Species-specific and subspecies-specific T. pallidum PCR testing is a developing technology that is still primarily available in research laboratories, although these tests are anticipated to be more widely available in the near future. A systematic review and meta-analysis concluded that T. pallidum PCR was more efficient for confirmation than to exclude syphilis diagnosis in lesions Recent research indicates that this technology may be helpful for the diagnosis of neurosyphilis by the detection of T.

pallidum DNA in the cerebrospinal fluid CSF of patients with syphilis, particularly among HIV-infected individuals Serodiagnostic tests are the only means for screening asymptomatic individuals and are the most commonly used methods to diagnose patients presenting with signs and symptoms suggestive of syphilis.

Serodiagnostic tests for syphilis can be broadly categorized into non-treponemal tests NTTs and treponemal tests TTs. The most commonly used NTTs - the Rapid Plasma Reagin RPR test, the Toluidine Red Unheated Serum Test TRUST and the Venereal Disease Research Laboratory VDRL test - are flocculation precipitation tests that detect antibodies to a suspension of lecithin including phosphatidylcholine and phosphatidylethanolaminecholesterol and cardiolipin.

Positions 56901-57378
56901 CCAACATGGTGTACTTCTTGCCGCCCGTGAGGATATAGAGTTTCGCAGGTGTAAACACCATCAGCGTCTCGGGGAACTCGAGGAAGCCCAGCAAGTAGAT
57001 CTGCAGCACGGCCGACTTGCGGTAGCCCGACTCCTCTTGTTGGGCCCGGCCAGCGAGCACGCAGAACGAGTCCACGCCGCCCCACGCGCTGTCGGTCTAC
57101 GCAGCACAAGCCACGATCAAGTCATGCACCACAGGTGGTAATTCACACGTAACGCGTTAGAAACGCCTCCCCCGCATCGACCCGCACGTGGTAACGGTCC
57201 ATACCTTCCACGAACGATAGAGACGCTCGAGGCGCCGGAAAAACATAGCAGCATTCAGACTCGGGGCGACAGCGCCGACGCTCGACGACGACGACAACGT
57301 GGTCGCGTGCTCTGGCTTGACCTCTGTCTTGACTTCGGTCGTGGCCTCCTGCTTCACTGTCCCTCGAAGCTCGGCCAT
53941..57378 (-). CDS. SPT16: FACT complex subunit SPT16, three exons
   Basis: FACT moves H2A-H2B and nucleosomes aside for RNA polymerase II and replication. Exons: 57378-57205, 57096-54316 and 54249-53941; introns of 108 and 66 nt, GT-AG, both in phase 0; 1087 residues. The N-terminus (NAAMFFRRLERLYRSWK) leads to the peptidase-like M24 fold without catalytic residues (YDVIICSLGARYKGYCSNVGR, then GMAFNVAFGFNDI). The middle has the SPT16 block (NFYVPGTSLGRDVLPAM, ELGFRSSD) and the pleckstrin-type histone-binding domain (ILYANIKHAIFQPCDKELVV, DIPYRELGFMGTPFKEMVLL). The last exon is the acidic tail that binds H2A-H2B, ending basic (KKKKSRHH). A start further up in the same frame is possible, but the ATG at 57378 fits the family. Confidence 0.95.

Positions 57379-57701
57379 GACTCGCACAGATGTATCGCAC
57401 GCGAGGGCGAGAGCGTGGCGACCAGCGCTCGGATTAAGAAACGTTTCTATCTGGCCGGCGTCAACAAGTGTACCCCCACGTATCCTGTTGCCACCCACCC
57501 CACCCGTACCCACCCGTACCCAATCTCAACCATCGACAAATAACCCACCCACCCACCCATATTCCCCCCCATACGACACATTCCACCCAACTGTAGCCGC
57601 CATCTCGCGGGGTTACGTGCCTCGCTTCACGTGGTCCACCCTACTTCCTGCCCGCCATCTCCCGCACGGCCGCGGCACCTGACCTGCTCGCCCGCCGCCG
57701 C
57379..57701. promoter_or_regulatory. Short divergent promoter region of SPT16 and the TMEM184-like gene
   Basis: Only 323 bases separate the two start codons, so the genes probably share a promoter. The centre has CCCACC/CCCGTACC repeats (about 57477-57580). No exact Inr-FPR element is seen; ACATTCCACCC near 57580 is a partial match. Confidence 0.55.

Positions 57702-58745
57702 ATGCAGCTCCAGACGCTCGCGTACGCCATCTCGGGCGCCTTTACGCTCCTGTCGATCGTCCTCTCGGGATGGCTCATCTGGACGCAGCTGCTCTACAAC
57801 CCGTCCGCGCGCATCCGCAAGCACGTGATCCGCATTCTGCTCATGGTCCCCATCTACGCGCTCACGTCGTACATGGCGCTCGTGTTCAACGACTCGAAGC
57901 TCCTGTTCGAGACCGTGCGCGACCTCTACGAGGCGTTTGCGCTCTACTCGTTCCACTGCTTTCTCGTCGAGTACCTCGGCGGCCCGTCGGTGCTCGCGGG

NTTs are useful in detecting active syphilis. Although relatively simple and inexpensive, NTTs must be performed manually on serum, and rely on subjective interpretation Table 2.

These tests also require trained laboratory personnel and specialized reagents and equipment and, therefore, do not fulfil the ASSURED Affordable, Sensitive, Specific, User-friendly, Rapid and robust, equipment-free and Deliverable to those who need them criteria for tests that can be used at the point of care IgM antibodies against Treponema pallidum proteins are the first to appear, followed a few weeks later by IgG antibodies. Both IgM and IgG antibodies can be measured using treponemal tests such as the T.

pallidum Haemagglutination Assay TPHAT. pallidum Particle Assay TPPAFluorescent Treponemal Antibody Absorption assay FTA-ABSenzyme immunoassays EIA and Chemilluminescent immunoassays CIA. IgM and IgG antibodies against proteins that are not specific to T. pallidum non-treponemal antibodies can be detected using the Rapid Plasma Reagin RPRVenereal Disease Research Laboratory VDRL or toluidine red unheated serum TRUST tests and usually appear week after treponemal antibodies.

With effective treatment which is arbitrarily shown here at 6 monthsthe non-treponemal antibody levels decline whereas the treponemal antibodies remain high for many years. However, the WHO guidelines place this demarcation at 2 years.